Photovoltaic panels with PERC technology

PERC solar modules are growing in the market, but what is PERC cell technology and what are its advantages? To better understand PERC cell technology’s importance, let’s first review some common inefficiencies found in standard silicon solar panels.

A standard solar panel cell contains two layers of silicon, commonly called “n-type” and “p-type” for their negative and positive charge behavior. A solar panel creates electricity when sunlight hits the solar cells, knocking electrons loose from the n-type layer as the p-type layer accepts them, creating an electric field. Solar cells built with only two silicon wire layers will encounter a few efficiency losses. The first type of losses come from inefficiencies with capturing sunlight; sunlight can be reflected by the solar cell itself, blocked by wires, or sometimes go all the way through the cell and turn into heat, reducing cell efficiency. Another type of losses stem from the random motion of electrons knocked loose by the light; electrons may recombine with the silicon material on the front and back of the solar cell or sometimes miss going through the circuit. Luckily, some efficiency losses can be mitigated by technology. For example, adding a front passivation layer stops front-side recombination and prevents some reflection. To prevent unwanted electron motion through the cell to the rear contact, you can add a back surface field layer or place all the wires on the back of the panel during production.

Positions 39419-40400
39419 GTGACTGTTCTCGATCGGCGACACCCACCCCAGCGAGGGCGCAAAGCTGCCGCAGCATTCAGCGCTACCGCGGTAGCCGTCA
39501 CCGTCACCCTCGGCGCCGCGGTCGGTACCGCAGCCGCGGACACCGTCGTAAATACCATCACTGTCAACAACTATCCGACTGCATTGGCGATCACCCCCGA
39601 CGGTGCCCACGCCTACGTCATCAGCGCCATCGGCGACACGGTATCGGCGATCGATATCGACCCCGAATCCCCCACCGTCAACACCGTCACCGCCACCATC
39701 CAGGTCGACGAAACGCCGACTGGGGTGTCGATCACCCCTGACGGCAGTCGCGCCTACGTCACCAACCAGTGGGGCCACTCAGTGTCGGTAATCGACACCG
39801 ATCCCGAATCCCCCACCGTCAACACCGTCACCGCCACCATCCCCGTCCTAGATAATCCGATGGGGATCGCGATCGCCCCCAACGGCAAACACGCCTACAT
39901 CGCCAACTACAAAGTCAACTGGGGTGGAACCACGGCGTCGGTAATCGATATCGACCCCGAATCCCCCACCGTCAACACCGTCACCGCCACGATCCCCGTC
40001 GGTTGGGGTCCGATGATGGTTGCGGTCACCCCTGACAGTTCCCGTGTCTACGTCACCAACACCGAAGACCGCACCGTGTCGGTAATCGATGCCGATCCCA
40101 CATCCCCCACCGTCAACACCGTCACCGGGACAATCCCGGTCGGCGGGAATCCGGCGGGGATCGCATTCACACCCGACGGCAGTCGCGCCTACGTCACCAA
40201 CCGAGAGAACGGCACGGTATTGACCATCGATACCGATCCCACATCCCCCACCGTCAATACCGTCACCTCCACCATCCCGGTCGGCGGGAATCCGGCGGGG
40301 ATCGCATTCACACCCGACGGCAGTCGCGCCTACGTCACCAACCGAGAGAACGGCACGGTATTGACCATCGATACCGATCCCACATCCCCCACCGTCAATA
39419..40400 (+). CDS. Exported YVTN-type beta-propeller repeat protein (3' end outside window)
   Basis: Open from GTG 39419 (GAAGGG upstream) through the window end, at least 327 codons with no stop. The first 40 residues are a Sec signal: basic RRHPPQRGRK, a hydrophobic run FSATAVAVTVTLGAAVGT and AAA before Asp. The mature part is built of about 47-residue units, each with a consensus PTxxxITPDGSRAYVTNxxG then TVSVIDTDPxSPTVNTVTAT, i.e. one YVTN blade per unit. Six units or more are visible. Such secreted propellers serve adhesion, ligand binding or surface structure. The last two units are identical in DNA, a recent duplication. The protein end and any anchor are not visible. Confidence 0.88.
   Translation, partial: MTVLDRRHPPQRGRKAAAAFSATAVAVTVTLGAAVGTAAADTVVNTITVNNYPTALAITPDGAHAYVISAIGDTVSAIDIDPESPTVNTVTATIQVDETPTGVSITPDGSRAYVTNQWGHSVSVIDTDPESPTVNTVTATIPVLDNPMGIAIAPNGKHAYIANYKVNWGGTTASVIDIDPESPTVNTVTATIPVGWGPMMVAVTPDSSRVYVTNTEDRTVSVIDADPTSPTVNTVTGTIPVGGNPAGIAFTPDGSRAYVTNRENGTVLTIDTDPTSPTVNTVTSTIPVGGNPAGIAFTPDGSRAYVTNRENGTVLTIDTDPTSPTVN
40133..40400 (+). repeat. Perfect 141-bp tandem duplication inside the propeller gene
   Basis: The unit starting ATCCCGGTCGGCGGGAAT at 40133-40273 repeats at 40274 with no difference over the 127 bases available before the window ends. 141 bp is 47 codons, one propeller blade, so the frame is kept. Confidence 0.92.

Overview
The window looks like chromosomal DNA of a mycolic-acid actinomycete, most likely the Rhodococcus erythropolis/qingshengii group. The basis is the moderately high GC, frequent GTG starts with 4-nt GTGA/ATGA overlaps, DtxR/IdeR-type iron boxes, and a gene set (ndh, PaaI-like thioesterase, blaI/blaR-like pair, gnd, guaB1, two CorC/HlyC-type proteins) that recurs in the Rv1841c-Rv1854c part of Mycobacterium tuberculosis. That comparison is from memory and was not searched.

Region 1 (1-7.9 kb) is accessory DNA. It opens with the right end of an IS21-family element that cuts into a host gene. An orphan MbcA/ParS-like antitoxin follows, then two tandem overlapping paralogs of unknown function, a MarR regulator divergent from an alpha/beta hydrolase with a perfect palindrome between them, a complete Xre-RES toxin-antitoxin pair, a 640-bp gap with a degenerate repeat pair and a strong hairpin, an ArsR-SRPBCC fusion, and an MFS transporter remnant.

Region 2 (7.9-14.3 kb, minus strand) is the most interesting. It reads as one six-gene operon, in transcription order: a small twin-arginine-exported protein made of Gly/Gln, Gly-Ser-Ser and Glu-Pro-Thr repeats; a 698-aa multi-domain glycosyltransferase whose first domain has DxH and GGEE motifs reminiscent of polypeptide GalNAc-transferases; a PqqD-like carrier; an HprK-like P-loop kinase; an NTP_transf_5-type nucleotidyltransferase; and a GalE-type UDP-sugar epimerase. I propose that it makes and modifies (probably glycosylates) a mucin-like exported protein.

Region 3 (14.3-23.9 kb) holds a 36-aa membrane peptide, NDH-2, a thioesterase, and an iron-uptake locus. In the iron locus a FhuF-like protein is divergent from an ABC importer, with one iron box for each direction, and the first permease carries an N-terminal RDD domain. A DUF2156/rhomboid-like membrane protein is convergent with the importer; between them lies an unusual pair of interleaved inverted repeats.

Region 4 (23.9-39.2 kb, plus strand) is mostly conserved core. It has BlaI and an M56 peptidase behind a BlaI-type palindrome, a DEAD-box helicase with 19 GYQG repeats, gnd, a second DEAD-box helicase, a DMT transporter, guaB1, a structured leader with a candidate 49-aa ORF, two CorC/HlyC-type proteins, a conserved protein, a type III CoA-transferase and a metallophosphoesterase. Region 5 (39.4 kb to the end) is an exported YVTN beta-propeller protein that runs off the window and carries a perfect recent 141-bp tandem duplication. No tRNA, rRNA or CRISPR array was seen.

PERC stands for “passivated emitter and rear contact” or “rear cell”. Solar panels built with PERC cells have an additional layer on the back of the traditional solar cells. This additional layer allows more sunlight to be captured and turned into electricity, making PERC cells more efficient than traditional cells. PERC modules are also able to mitigate rear recombination and prevent longer wavelengths from becoming heat that would impair the cell’s performance. PERC technology has been around since 1989, but commercial implementations ran into trouble from increased light-induced degradation. With steady improvements over the years, however, PERC modules now have an efficiency that is 1 percentage point higher than that of standard modules. Given that a standard module typically has an efficiency of 20%, a system using PERC modules will generate about 5% more energy than a system using standard modules, all else being equal. Even if roof space is not a major concern, it may be possible to save installation time and costs by using higher efficiency PERC modules. If a site takes 40 standard modules or 38 PERC modules to reach the desired annual production, you’re able to reduce the amount of racking, wiring, and MLPE devices needed to connect everything together.